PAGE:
Here is an example of a text that is in error, contrary to historical evidence, and the official view of the Catholic Church (see below for quotes of official – really official, not the Adventist type of official – statements on this issue) –

Question – Which is the Sabbath day?
Answer – Saturday is the Sabbath day.
Question – Why do we observe Sunday instead of Saturday?
Answer – We observe Sunday instead of Saturday because the Catholic  Church, in the Council of Laodicea (A.D. 364), transferred the solemnity from  Saturday to Sunday.”
The Convert’s Catechism of Catholic Doctrine, p. 50,3rd ed.

Our friend on alt.religion.christian.adventist has been arguing back and forth about what Catholicism really teaches.  On several issues now, each time strong biblical evidence comes up against his position, he – and some others – change their tactics and try to claim that I don’t know what Catholicism teaches.

After providing compelling evidence that Catholicism teaches that the Apostles initiated Sunday observance, he made the following statements:

One day (22 July) he says [I’ve hit the reply so the relevant references appear as well]:

“I. B. Wonderin” <> wrote in message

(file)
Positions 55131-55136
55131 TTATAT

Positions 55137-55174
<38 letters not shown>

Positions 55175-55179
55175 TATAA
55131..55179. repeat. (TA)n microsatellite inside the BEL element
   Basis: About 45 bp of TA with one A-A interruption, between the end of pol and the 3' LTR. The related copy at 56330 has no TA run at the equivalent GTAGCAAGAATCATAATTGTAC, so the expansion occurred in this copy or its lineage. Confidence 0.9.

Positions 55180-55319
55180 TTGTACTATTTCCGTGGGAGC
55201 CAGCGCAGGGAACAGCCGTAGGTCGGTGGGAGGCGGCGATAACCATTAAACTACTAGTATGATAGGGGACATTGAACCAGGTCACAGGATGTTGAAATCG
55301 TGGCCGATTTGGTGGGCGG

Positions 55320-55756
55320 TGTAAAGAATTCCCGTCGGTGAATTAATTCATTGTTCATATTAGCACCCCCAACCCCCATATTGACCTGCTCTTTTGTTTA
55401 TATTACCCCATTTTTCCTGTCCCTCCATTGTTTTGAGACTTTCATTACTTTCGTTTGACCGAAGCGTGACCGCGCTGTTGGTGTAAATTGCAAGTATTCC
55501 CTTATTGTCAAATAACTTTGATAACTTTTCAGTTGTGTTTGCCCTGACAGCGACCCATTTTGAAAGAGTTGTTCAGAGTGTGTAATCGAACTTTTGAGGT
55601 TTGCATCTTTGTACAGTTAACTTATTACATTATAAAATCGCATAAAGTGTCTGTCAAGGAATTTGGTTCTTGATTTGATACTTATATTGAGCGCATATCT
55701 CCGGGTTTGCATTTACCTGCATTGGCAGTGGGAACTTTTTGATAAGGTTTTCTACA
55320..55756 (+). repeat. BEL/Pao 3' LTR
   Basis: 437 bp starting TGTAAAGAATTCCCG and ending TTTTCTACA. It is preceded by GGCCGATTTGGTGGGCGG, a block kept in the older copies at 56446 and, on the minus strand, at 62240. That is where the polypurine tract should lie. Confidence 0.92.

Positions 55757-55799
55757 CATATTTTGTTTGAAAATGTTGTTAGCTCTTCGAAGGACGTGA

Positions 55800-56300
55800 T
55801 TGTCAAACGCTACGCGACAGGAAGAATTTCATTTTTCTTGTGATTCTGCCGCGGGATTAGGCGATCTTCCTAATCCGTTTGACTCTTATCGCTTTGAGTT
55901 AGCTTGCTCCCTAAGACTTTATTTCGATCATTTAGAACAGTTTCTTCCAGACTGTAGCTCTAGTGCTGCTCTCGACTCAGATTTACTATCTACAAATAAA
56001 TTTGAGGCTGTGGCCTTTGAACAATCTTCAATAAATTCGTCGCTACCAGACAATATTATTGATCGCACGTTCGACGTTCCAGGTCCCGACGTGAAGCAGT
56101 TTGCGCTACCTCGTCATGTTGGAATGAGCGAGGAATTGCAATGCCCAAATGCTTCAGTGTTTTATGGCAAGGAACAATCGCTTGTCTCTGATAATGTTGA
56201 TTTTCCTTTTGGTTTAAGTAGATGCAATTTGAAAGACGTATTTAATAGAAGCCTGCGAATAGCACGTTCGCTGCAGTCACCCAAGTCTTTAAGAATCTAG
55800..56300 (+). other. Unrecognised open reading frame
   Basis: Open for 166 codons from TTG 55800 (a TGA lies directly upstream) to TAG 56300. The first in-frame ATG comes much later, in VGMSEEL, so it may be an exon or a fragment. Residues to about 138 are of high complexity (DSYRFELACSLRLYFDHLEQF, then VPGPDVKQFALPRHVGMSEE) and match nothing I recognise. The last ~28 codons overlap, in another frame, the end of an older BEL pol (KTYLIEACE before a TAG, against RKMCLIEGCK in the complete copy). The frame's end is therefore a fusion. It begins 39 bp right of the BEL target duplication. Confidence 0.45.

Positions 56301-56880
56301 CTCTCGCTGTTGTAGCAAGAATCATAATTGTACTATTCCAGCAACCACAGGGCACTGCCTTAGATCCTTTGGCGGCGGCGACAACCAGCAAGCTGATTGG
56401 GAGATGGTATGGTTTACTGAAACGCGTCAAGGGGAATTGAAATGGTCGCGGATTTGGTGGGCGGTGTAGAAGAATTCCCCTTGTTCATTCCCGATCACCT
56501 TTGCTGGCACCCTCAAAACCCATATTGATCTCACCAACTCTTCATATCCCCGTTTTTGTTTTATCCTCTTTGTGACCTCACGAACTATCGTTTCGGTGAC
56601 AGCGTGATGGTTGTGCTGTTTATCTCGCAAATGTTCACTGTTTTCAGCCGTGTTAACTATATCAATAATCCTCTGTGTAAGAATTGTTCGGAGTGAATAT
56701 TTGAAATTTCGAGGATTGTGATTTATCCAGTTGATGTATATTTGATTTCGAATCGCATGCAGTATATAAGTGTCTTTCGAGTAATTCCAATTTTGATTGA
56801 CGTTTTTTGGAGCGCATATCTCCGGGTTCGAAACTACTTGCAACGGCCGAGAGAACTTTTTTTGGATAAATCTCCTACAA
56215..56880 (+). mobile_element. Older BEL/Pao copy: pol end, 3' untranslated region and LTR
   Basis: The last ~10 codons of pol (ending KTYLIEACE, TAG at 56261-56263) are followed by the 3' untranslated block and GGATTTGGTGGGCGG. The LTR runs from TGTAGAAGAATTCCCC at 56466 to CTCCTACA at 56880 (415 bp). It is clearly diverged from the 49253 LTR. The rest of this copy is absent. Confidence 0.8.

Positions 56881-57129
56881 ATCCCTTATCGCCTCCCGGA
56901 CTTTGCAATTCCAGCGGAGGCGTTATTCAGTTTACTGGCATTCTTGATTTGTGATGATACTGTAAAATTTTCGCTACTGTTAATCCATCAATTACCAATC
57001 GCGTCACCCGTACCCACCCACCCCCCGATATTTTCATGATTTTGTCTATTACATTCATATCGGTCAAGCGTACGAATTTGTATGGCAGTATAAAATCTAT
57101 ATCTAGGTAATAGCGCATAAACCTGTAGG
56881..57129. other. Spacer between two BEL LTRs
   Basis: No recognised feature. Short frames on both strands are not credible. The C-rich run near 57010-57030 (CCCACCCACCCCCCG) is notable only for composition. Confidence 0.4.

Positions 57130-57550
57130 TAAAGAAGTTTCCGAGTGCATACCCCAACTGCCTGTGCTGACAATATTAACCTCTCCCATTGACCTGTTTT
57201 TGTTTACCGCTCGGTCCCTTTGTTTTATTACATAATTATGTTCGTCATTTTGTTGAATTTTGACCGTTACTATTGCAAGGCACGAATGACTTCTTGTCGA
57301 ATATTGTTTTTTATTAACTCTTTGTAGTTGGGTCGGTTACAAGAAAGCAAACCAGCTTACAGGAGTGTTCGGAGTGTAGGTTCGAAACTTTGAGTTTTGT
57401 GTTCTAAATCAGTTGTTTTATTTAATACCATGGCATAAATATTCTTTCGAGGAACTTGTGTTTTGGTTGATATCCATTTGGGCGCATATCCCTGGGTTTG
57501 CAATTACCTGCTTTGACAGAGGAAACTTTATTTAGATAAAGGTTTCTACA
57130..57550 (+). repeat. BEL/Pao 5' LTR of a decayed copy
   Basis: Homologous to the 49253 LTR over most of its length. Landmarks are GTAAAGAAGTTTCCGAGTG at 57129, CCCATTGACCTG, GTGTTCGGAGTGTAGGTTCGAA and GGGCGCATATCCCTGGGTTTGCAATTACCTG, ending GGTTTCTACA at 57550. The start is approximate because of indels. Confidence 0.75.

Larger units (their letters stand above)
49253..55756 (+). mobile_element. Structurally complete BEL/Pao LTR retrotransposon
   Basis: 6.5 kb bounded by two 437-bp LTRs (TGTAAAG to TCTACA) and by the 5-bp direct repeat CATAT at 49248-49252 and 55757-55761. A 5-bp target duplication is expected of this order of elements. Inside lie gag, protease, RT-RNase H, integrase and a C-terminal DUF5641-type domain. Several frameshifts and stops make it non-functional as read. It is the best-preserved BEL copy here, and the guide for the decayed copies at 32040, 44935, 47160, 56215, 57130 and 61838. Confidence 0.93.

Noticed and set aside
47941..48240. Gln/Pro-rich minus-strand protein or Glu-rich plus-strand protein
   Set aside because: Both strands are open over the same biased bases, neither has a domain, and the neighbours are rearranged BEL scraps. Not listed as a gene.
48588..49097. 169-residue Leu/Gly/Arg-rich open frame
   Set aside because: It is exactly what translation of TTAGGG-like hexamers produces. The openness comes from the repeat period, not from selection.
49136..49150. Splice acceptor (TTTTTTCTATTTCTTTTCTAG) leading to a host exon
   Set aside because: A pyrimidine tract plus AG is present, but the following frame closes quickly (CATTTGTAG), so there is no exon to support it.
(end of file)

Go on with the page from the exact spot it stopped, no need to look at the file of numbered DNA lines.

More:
> Rome changed the law concerning the Sabbath to the 1st day of the week.
> Rome made laws starting with Constantine and on up through the years.
> Just as those Catholic Catechism quotes I supplied said. The Catholic
> Church claims to have changed the law and the time of the observance of
> the Sabbath Commandment to the first day of the week. Rome says she did
> this in 364AD at the council of Laodicea. Rome does not claim to have
> done any of this lawmaking in the days of the apostles,.

[Click here to see it on Google Groups.]

The next day (23 July) he says:

“I. B. Wonderin” <> wrote in messagenews:GcJwg.133503$
> You are lying again. I already posted to you I acknowledged what you
> posted. I accept that Rome also teaches that the apostles changed the
> Sabbath, I just don’t happen to believe it’s true, or all that Rome
> teaches about this.

[Click here to see it on Google Groups.]

And the same day (23 July) he says:

“I. B. Wonderin” <> wrote in message news:aoOwg.178300$
> “Stephen Korsman” <> wrote in message
> news:
> “I accept that Rome also teaches that the apostles changed
> > the Sabbath” but “Rome says she did this in 364AD at the council of
> > Laodicea. Rome does not claim to have done any of this lawmaking in
> the days
> > of the apostles,.”
> >
> > Sounds confused to me.  Sounds like a contradiction.
> No it’s not.

[Click here to see it on Google Groups.]

Click here for the original thread in full on Google Groups.

Pope Pius V

Pope Pius V

This is what the Catechism of the Council of Trent says:

“The Jewish Sabbath Changed To Sunday By The Apostles

“The Apostles therefore resolved to consecrate the first day of the week to the divine worship, and called it the Lord’s day. St. John in the Apocalypse makes mention of the Lord’s day; and the Apostle commands collections to be made on the first day of the week, that is, according to the interpretation of St. Chrysostom, on the Lord’s day. From all this we learn that even then the Lord’s day was kept holy in the Church.”

This is what HH Pope John Paul II wrote in Dies Domini: